In her faded duster clothing and an old comb serves as a hair-clip, she was up early. Without a breakfast or even a coffee to start her day, she exited out of her house’s fragile door in her equally dilapidated slippers and in a brisk walking fashion, she then threaded the earth road muddied by the rain that just happened the night before. She had to be there early. 

Today, is the scheduled day her employer will distribute pieces of jusi cloth for embroidery to the women of the barrio. A minute late, she will get less of what she would wanted or perhaps none. If lucky, she’ll get five to work for it the entire week, three pieces will suffice, one or none will mean catastrophic. Her children won’t have a descent meal for a day or two. A tragedy no mother can even fathom. She will wait there for her name to be called. As a trusted and reliable Burdadera, she will be favored. 

It's her lucky day. She got more than what she hoped for, six to be exact. She got paid a quarter of what she would supposed to have and the rest when she finished toiling for everything. With a smile on her face, she will stop by the local bakery and buy “pandesal” and five slices of cheddar cheese. Her five kids will wake up for a hearty breakfast this morning before going to school. It warms her heart knowing she did good today as a mother providing much needed nutrients for her children. At least for the day. 

As she hurried home, she will think of how she will budget the money she has for the rest of the week while waiting for the rest of the money she will work for. She had to pay the local convenience store she owed and a school project one of her kids need to submit. By the time she gets home, no money will be left according to her computation as all the money are assigned to something else. But it’s ok. Today they will survive. Tomorrow will be another day.  

Breakfast is done. Kids are in school. She will then start her ordeal. She will carefully place the jusi cloth to an old tambour wrapped in cotton cloth, positioned it inclined on a wooden stall just about the height she desired and sat comfortably on a floor covered by “banig”, a woven palm leaves mat. Her back bended, her head bowed, her strokes were quick, her fingers are as delicate as the strands she maneuvered in and out of the cloth using a needle  and with the help of her laser focused eyes strained from the rudiments of years of embroidering.

Voiced over by a radio drama program, she will stay seated and will be busy for the rest of the day. It was mechanical but nevertheless majestic. What she will finished is something remarkable. A work of art composed of blood, sweat and tears perfected by the skills brought about her unimaginable patience.

The vividness of this memory is the portrait of my mother as I remember her during her prime as a skilled “Burdadera”. Hers is a story of strength, passion, patience and resilience. Her love for the craft is triggered by her love of her family. Her endurance is far from fleeting and her sense of family is nothing short of heroic.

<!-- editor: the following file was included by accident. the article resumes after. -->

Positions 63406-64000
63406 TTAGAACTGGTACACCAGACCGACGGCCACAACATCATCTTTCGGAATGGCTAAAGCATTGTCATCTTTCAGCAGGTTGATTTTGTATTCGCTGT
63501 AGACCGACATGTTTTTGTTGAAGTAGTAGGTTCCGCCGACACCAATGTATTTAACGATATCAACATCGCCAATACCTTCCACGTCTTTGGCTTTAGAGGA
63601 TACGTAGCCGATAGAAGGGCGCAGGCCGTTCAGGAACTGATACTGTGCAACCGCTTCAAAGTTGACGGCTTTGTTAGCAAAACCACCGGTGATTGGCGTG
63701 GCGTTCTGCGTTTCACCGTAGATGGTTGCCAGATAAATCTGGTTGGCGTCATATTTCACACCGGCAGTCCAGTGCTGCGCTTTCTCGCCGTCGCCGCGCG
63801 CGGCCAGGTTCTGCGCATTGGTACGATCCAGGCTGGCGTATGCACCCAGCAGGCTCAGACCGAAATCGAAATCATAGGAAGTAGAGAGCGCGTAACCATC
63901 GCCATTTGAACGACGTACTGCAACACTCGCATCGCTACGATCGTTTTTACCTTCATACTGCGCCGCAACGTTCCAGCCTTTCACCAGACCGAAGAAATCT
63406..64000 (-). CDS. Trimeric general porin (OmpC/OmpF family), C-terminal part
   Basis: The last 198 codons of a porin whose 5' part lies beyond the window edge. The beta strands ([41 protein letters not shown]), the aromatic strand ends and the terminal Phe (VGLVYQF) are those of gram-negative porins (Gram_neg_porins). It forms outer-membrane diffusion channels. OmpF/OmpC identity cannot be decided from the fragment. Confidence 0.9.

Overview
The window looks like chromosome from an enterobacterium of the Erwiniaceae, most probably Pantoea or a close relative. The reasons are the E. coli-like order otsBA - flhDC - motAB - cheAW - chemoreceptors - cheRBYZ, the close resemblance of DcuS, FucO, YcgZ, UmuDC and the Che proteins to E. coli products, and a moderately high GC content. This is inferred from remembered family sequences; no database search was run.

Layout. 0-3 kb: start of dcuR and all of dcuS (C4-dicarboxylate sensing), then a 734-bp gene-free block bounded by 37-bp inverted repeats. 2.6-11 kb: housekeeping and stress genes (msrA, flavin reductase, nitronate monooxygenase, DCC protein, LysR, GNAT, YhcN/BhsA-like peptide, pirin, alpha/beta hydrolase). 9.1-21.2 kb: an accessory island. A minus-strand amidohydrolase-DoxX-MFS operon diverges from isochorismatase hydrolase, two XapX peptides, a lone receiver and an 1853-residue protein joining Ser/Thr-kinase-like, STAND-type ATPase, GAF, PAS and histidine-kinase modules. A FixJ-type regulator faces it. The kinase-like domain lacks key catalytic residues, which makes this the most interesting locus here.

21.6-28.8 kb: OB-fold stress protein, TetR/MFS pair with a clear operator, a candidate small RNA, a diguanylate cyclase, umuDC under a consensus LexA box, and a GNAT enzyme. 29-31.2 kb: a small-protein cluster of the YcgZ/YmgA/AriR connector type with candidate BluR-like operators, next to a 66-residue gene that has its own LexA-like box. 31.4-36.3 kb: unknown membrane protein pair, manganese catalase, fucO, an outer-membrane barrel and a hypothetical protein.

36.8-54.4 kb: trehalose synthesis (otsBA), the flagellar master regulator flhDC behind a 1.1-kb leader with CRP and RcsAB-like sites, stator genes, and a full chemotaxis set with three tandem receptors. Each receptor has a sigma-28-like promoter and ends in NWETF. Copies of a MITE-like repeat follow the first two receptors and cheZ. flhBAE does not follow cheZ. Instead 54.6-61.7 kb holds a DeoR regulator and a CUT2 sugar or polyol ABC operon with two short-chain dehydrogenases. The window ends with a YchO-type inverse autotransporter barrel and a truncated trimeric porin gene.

But her story is not just her own. It’s every “Burdadera’s” story whom for ages had strengthen the economic backbone of the Municipality of Lumban and single-genderly put the town as the embroidery capital of the Philippines and as the proud artistic maker of Barong Tagalog and Filipiniana gown.  

Adored by many, these dresses both for men and women is of intricate design and meticulous embroidery. A symbol of national identity, it is worn in every special occasion. May it be in a wedding or in any formal gathering, embroidered Barong or gown is a must to showcase the grandeur of the event. 

In a patriarchal country such as the Philippines, Lumban is unique as the women’s role is regarded highly in equal of men. Most of them are the breadwinners and homemakers at the same time. Here, women power is prevalent and can’t be disregarded.  

Their legacy lives on. The artistry remains. The beauty of their work transcends time. For every piece you wear, every masterpiece of a Barong Tagalog and mestiza gown you see, remember that the heart and soul of the women of Lumban is embroidered on it. 

My mother had aged and doesn’t do embroidery anymore. Me and the rest of my siblings grew witness to her art that survived us. It was a shame that we never learned her craft but it was also a choice she made as she wanted us to take a different path. She knew the hard-labor of her skill. Instead, she actively participated in passing on the tradition to others who were interested. Little does she knew, she and the likes of her should be considered collectively as a national treasure. The face of an extra-ordinary Filipina whose courage and skills in building a thriving community born ahead of their time.    

For my mother and to the women of Lumban.

Photo courtesy of Mr. Jason Lagrada, Lumban Tourism Head

Photos courtesy of Mr. Jason Lagrada, Lumban Tourism Head.